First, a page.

@ajcvickers

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commented Feb 14, 2019

@jakenuts A couple of points:

  • If pooling is limiting what you need to do, try switching pooling off. In most scenarios the performance gain is negligible.
  • I'm not sure these events would help that much over SaveChanges in this respect, since you still need to register the events, and if there is a convenient place to do that, then why not just set context state there instead.
@sjb-sjb

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commented Feb 14, 2019

@ajcvickers

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commented Feb 14, 2019

@sjb-sjb Not saying those aren't useful events. They are still on the table.

@SidShetye

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commented May 23, 2019

Hi Arthur and Diego - can we raise the priority of the lifecycle hooks? The community demand has been very strong (30+ participants, 50+ thumbs, over 5+ years) but this item has been waiting (waiting, waiting ...) in the queue to be punted across every release. I understand the team has a challenging schedule but perhaps a swap/re-prioritization against another issue/feature would help get this long-waiting item out of the queue? Thanks

CC: @ajcvickers @divega

EDIT: More precisely, the worry is this isn't on the 3.0.0 milestone or on any plan in general.

@ajcvickers

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commented May 24, 2019

@SidShetye Unfortunately, at this point there isn't anything that can be bumped to give this a higher priority.

@douglasg14b

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commented May 27, 2019

Hell, lifecycle hooks have been a community want since EF v4 in 2010.

@SidShetye

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commented May 28, 2019

@ajcvickers That is disappointing - and hard to believe. Why? Because looking at the 474 issues open in 3.0.0 milestone, there is only ONE. solitary. single. issue with more customer demand than this issue. Every one of the remaining 473 issues has less customer expressed demand or importance (!).

I mean your customers are literally telling you "this issue is more desired than the other 99.78% of the issues". And yet the product road-map simply tosses this aside? Even with noisy measurements, the balance is overwhelmingly off.

I believe product development should be rationally driven by the customer and markets. But this issue gives the impression that it's highly whimsical. Like: "Yeah, you customers can go take a hike, we're going to build whatever we want." On top of it, this is also nothing new (since you said "at this point") - we've been at it since 2014!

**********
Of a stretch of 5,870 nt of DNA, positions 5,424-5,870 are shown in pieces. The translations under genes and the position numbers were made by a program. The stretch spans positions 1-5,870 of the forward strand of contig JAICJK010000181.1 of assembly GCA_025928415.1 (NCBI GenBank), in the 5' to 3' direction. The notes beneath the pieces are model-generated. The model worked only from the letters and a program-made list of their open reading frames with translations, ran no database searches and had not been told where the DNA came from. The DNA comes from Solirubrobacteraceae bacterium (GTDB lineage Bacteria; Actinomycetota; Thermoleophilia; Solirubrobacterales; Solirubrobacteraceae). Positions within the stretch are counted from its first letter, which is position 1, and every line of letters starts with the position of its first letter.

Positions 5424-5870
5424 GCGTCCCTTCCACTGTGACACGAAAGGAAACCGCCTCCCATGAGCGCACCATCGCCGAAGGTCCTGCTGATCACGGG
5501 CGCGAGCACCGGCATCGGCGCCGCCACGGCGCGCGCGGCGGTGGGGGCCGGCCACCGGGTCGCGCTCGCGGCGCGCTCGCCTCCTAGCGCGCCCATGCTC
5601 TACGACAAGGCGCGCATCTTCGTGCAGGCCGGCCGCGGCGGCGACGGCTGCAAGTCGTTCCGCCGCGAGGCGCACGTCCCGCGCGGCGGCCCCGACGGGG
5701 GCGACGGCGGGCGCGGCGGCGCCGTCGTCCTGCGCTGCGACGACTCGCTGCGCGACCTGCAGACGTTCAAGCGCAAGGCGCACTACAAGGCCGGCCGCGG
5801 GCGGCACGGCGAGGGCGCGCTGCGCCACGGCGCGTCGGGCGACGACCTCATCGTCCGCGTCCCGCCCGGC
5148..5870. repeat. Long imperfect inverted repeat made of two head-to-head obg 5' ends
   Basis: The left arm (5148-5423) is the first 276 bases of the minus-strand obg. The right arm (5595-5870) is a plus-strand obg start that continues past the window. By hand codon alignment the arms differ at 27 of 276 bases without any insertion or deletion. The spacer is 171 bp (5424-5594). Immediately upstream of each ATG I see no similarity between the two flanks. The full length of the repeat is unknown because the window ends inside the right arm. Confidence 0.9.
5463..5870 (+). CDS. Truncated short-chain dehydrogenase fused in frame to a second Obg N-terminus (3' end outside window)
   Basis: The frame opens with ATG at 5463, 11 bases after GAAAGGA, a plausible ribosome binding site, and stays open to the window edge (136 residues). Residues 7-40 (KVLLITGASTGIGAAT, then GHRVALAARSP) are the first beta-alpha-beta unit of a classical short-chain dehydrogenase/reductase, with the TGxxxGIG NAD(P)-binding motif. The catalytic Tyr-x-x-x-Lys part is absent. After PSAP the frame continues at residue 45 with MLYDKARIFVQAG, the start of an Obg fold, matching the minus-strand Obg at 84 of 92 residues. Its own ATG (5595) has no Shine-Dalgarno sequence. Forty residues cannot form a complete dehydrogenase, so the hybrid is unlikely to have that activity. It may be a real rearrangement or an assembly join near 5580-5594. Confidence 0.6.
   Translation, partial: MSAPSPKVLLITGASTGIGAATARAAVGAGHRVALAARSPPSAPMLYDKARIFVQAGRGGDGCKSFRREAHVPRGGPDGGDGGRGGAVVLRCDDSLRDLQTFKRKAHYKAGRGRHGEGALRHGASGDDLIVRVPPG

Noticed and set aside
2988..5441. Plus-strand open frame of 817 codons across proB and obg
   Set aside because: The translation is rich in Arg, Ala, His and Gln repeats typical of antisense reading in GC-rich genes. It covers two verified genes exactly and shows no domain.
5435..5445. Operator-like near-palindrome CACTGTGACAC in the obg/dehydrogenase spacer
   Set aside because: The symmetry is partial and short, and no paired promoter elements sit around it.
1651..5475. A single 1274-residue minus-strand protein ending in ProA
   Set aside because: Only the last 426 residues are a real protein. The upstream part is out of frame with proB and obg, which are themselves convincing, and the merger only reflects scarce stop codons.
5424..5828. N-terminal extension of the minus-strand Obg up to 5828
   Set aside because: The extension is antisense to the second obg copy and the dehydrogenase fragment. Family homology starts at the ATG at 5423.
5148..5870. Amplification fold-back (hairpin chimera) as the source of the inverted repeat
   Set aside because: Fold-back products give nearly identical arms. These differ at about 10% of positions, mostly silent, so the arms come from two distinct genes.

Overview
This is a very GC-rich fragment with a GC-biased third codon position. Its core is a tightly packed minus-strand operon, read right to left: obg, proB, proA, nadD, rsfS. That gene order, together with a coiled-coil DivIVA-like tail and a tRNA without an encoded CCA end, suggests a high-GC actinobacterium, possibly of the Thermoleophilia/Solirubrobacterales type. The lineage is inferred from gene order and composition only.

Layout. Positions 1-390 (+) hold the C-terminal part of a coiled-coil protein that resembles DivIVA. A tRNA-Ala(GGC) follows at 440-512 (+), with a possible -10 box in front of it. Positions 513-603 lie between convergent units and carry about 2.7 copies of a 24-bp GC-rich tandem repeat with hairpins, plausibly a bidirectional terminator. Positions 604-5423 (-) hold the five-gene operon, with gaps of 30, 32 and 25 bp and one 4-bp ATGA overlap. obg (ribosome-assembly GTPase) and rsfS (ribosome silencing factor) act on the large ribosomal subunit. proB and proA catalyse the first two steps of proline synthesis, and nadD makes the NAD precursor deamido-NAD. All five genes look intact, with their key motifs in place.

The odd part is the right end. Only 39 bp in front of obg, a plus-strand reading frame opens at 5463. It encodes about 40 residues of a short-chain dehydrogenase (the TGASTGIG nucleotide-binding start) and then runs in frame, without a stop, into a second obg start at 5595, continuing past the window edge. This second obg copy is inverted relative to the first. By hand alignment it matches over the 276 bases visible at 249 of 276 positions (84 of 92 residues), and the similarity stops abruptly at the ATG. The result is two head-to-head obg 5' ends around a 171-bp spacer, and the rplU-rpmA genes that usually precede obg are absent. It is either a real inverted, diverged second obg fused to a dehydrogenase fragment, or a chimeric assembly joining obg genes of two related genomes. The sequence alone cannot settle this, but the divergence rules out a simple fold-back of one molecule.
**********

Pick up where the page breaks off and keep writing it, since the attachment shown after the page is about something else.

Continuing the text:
We strive to work closely but this is a disappointing project dynamic.

CC: @divega

@divega

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commented May 29, 2019

@SidShetye Customer feedback is very important to us. But there are several other sources of information we use to decide what goes into each release. By the way, we made an attempt to describe the process at https://docs.microsoft.com/ef/core/what-is-new/roadmap#release-planning-process.

Besides that, this isn't really a regular issue. It is more of an "umbrella" issue that represents several individual features. Each lifecycle hook clearly should have its own priority, but because we haven't broken it down into individual issues (something I would like to do, but I haven't found the time for), we get lots of votes here.

We actually implemented some of the features that used to be tracked here (state change events) in EF Core 2.1.

You are welcome to comment here about what specific lifecycle hooks would be most valuable for you and why.

You can offer to help by contributing some of them.

You are also welcome to complain about the fact that your favorite features aren't implemented and all the customers that are tracking this issue will see it. But let me set the expectation that it is very late in the 3.0 release, and given the number of work items we have in progress and the resources we have available, it is very unlikely that we will be adding any more enhancements to the list of this release.

@SidShetye

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commented May 29, 2019